CLC begins work on $89 million Advanced Technology Center in Gurnee

  • A V-shaped atrium entrance will welcome students to the College of Lake County's planned Advanced Technology Center in Gurnee. Work on the center began this week.

    A V-shaped atrium entrance will welcome students to the College of Lake County's planned Advanced Technology Center in Gurnee. Work on the center began this week. Courtesy of Legat Architects

  • This rendering depicts the entrance of College of Lake County's planned Advanced Technology Center in Gurnee. The center will be built in the former Lowe's store at the intersection of Rollins Road and Grand Avenue.

    This rendering depicts the entrance of College of Lake County's planned Advanced Technology Center in Gurnee. The center will be built in the former Lowe's store at the intersection of Rollins Road and Grand Avenue. Courtesy of Legat Architects

  • The College of Lake County is planning what officials say will be a world-class Advanced Technology Center on the site of a former Lowe's store in Gurnee.

    The College of Lake County is planning what officials say will be a world-class Advanced Technology Center on the site of a former Lowe's store in Gurnee. Daily Herald File Photo

 
 
Updated 11/30/2021 10:24 AM
Editor's note: This story was changed to reflect the source of the donation.

Work is underway to convert a former Lowe's store at Rollins Road and Grand Avenue in Gurnee into the College of Lake County's first Advanced Technology Center, which school officials say is positioned to provide 40% of the county's skilled labor force in the next five years.

The center is designed to be a place for students to earn degrees in machining, manufacturing, welding, fabrication and industrial technology. It will feature training with some of the same machines used at modern manufacturing plants.

 

Once completed, the ATC is expected to double the number of students CLC can teach in fields like robotics and advanced manufacturing, according to the college.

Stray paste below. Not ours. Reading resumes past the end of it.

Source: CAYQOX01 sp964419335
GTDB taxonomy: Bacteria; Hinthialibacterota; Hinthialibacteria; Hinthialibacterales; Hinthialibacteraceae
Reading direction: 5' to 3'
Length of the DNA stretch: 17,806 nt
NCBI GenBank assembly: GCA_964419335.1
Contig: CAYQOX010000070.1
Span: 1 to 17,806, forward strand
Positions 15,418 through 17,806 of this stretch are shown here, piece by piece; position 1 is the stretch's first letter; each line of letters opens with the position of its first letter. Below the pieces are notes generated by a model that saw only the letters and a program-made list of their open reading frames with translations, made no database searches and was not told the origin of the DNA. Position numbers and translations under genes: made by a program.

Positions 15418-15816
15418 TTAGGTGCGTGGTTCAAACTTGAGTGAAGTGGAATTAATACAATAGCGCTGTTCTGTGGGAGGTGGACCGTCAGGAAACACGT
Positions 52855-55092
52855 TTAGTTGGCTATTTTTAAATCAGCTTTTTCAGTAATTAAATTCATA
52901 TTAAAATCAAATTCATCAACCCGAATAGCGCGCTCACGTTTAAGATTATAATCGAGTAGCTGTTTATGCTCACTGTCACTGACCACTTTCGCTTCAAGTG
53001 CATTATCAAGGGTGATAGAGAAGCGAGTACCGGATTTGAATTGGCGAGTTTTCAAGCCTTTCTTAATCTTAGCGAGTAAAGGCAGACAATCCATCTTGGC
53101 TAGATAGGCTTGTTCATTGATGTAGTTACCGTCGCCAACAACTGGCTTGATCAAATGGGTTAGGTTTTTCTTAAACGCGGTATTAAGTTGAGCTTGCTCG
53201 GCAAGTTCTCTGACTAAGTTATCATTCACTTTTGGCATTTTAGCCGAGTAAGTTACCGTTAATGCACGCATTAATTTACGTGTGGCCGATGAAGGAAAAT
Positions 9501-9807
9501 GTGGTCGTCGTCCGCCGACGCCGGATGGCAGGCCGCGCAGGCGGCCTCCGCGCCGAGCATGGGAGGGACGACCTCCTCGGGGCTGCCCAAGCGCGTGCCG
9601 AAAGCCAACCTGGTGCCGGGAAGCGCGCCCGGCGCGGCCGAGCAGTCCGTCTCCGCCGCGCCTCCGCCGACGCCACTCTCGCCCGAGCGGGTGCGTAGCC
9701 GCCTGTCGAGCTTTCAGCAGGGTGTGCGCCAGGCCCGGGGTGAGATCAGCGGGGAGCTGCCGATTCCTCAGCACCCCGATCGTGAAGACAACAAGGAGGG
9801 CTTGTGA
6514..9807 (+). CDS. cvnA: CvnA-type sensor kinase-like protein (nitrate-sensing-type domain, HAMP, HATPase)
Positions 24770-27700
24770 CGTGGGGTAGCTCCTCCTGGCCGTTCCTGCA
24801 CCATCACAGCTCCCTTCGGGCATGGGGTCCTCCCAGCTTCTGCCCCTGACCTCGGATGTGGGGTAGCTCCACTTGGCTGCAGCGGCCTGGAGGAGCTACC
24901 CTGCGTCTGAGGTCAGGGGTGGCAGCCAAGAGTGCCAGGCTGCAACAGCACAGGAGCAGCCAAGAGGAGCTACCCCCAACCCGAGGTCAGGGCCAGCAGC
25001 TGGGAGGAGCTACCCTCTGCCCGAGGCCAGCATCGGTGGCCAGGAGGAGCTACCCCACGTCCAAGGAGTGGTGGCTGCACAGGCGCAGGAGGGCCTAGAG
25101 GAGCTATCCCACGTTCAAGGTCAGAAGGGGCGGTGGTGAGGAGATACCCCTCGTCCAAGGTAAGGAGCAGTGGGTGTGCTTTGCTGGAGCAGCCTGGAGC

The concept has been received with enthusiasm from local industry leaders and donors.

At a construction kickoff event this afternoon, the college will accept a $2 million donation from Lake Forest philanthropists John and Kathleen Schreiber. The college hopes to raise about $5 million for Phase 1 construction.

Among industry leaders voicing support for the project is Andrew Warrington, the CEO of Waukegan-based United Conveyor Corp. He called the center the missing puzzle piece to creating Lake County's workforce of the future.

"Our talent pool is drying up," Warrington said. "But the ATC will enable us to rapidly increase our pool of skilled workers, and they'll have a clear pathway to well-paying careers."

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The first phase of construction will include a welding and fabrication lab, space for the new industrial technology program and a V-shaped entrance atrium that officials said will provide a "wow" factor while serving as a gathering space for students.

Phase one is expected to cost $34 million, officials said, and work should complete in July 2022.

A planned second phase of construction would include learning spaces for advanced manufacturing, automation and robotics on the north side of the first floor and in a second-floor mezzanine. Officials estimate the second phase would cost $55 million. CLC spokeswoman Lindsey Nemcek said the timing of phase two has not yet been determined.

Earlier this month, the CLC board completed a $50 million bond issue, part of which will fund the ATC.

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